East Anglian English
East Anglian English is a dialect of English spoken in East Anglia. This easternmost area of England was probably home to the first-ever form of language which can be called Modern English.[clarification needed] East Anglian English has had a very considerable input into the formation of Standard English, and probably contributed to the development of American English;  it has also experienced multilingualism on a remarkable scale. However, it has received little attention from the media and is not easily recognised by people from other parts of the UK. The UEA linguist Peter Trudgill has written at length about the Norfolk dialect in his work, and is a member of the Friends of Norfolk Dialect group.
East Anglian English contains:
- Norfolk dialect (Broad Norfolk)
- Suffolk dialect
- Essex dialect 
- Cambridgeshire dialect
- Fenland dialect
Very little is known about the Anglo-Saxon East Anglian dialect; a Suffolk charter (of Æthelflæd, before 991) is included in Sweet's Anglo-Saxon Reader. The author Samuel L Bensusan set out to record elements of the East Anglian dialect and records a statement made by a local when she caught him making notes on the sleeve of his shirt: "Whatever you bin makin' them little owd squiggles on y'r cuff fower?" Bensusan replied that he was "writing history". He then recorded her retort: "You dedn't wanter done that. Telly f'r why. When you've got y'r shirt washed there won't be nawthen left. I've never wrote nawthen all me born days, ne yet me husban', an he got all his teeth an' I kin thread me needle without spectacles. Folk don't wanter write in this world, they wanter do a job o' work."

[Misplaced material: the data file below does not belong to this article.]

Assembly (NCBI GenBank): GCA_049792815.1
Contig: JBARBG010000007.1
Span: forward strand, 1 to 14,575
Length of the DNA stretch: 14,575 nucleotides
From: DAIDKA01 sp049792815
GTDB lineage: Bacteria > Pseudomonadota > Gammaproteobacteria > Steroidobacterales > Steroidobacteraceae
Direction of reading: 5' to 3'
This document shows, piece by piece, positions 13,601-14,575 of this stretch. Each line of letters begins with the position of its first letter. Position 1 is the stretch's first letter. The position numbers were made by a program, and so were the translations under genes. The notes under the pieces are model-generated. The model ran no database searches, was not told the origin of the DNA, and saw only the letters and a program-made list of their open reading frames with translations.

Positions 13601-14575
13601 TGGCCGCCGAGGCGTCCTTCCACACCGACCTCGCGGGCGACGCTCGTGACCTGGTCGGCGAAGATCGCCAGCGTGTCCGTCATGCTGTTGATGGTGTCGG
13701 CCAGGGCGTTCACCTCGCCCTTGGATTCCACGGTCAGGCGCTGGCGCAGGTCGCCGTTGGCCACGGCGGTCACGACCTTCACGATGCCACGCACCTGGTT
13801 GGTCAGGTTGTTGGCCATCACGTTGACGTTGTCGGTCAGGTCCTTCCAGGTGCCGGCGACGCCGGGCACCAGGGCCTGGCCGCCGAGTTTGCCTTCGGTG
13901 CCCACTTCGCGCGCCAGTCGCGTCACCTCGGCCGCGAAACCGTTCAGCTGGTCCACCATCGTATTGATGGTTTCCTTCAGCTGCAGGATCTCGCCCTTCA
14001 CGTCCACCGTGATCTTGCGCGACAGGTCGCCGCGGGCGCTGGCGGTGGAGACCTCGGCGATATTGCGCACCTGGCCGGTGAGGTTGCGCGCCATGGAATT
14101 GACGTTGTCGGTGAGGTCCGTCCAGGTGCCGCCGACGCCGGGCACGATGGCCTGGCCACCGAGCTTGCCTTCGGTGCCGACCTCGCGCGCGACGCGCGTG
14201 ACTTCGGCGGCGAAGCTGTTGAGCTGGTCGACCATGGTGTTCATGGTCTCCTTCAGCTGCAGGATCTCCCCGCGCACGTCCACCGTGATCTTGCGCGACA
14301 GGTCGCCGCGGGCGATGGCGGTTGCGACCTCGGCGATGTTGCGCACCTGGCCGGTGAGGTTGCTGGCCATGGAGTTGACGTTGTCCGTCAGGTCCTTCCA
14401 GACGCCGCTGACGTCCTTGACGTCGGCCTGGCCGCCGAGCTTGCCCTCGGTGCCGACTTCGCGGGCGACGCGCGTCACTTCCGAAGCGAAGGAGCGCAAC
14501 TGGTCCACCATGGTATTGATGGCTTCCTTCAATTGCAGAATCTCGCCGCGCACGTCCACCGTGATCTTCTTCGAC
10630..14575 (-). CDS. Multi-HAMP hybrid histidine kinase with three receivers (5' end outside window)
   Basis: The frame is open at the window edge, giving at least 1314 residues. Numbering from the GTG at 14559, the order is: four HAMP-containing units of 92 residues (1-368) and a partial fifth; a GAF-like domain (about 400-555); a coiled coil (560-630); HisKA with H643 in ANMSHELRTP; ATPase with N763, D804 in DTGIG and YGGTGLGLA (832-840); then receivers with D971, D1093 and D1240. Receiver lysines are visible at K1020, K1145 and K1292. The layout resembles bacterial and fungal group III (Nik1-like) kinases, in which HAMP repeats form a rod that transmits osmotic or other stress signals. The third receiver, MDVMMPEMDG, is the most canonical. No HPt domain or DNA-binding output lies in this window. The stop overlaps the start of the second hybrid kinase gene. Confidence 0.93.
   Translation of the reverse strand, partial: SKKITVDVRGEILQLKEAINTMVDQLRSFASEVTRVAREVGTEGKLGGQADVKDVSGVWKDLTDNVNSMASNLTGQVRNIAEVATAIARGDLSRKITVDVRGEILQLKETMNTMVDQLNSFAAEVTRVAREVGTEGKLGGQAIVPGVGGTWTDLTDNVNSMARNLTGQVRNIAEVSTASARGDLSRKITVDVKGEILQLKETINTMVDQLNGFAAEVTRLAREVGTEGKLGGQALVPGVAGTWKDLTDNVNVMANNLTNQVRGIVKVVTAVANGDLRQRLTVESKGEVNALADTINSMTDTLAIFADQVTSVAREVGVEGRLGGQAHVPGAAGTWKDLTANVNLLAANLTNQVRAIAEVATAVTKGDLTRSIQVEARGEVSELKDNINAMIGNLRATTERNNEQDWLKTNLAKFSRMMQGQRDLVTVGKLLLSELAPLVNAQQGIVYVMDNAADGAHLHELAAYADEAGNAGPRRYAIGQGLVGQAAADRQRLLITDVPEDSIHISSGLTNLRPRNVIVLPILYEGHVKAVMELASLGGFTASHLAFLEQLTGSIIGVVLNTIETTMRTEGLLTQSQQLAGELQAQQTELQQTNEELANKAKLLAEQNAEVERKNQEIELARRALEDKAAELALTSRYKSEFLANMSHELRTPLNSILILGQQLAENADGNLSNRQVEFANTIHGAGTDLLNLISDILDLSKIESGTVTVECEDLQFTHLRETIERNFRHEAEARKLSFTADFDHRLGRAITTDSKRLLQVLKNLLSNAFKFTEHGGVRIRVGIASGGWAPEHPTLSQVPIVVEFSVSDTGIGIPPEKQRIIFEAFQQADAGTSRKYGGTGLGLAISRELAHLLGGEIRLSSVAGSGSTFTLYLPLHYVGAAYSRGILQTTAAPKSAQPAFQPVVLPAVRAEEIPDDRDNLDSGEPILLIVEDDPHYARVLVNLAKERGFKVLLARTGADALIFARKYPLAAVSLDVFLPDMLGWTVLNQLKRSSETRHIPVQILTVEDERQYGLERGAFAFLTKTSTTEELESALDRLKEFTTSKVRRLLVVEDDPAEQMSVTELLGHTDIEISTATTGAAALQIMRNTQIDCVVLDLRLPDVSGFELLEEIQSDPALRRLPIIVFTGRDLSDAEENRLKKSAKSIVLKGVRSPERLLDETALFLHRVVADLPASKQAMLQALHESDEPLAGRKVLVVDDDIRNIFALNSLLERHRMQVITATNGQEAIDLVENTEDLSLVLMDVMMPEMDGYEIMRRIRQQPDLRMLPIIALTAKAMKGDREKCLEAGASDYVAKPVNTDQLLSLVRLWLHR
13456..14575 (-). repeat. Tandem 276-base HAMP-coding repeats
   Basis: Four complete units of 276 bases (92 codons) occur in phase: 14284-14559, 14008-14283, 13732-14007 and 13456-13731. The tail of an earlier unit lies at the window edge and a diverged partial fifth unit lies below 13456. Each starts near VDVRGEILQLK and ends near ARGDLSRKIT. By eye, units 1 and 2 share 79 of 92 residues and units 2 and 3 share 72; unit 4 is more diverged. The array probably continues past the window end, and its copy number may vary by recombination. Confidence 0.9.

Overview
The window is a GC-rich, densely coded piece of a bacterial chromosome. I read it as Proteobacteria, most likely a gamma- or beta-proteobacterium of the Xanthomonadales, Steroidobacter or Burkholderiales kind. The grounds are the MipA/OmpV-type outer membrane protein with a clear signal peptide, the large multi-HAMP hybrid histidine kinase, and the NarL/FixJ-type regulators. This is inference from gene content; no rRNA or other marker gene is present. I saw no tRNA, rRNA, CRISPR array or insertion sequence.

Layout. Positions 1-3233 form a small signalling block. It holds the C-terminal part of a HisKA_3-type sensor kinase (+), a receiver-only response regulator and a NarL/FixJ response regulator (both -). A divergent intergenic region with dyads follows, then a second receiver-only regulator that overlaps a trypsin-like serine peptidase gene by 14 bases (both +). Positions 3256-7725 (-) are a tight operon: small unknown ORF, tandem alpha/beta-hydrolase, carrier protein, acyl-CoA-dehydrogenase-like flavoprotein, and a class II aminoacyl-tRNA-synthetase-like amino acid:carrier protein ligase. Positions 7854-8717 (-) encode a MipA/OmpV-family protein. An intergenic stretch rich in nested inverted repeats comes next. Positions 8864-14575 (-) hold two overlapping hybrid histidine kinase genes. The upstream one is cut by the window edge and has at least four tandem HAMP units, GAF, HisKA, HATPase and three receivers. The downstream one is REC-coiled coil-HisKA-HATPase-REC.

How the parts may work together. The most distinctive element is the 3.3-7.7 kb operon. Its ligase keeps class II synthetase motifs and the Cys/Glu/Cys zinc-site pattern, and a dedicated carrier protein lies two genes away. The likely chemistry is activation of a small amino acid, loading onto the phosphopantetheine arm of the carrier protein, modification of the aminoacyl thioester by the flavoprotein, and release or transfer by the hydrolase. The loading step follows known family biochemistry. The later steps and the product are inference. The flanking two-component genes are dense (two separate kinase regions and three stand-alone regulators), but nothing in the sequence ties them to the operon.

- Modern English in its standard form derives from the dialects of Middlesex and Essex in the early 16th century with some influence from other southern English dialects.
- "The dialects of East Anglia have often been suggested as the basis of American English, and this view accords well with what is known about the original homes of the earliest settlers, but it is doubtful if we know enough about the dialects of British English in the seventeenth century to allow us to establish any but the most general links between British and American dialects."--G. L. Brook (1965) English Dialects; 2nd ed. London: Andre Deutsch; p. 126
- "Essex Dialect in the 18th Century".
- Sweet, H., ed. (1946) Sweet's Anglo-Saxon Reader; 10th ed., revised by C. T. Onions. Oxford: Clarendon Press; pp. 188-89
- Bensusan, Samuel Levy (1949). Right Forward Folk. Routledge & Kegan Paul. pp. x.
- Sounds Familiar? – Listen to examples of regional accents and dialects from across the UK on the British Library's 'Sounds Familiar' website
- East Anglian English, Oxford English Dictionary
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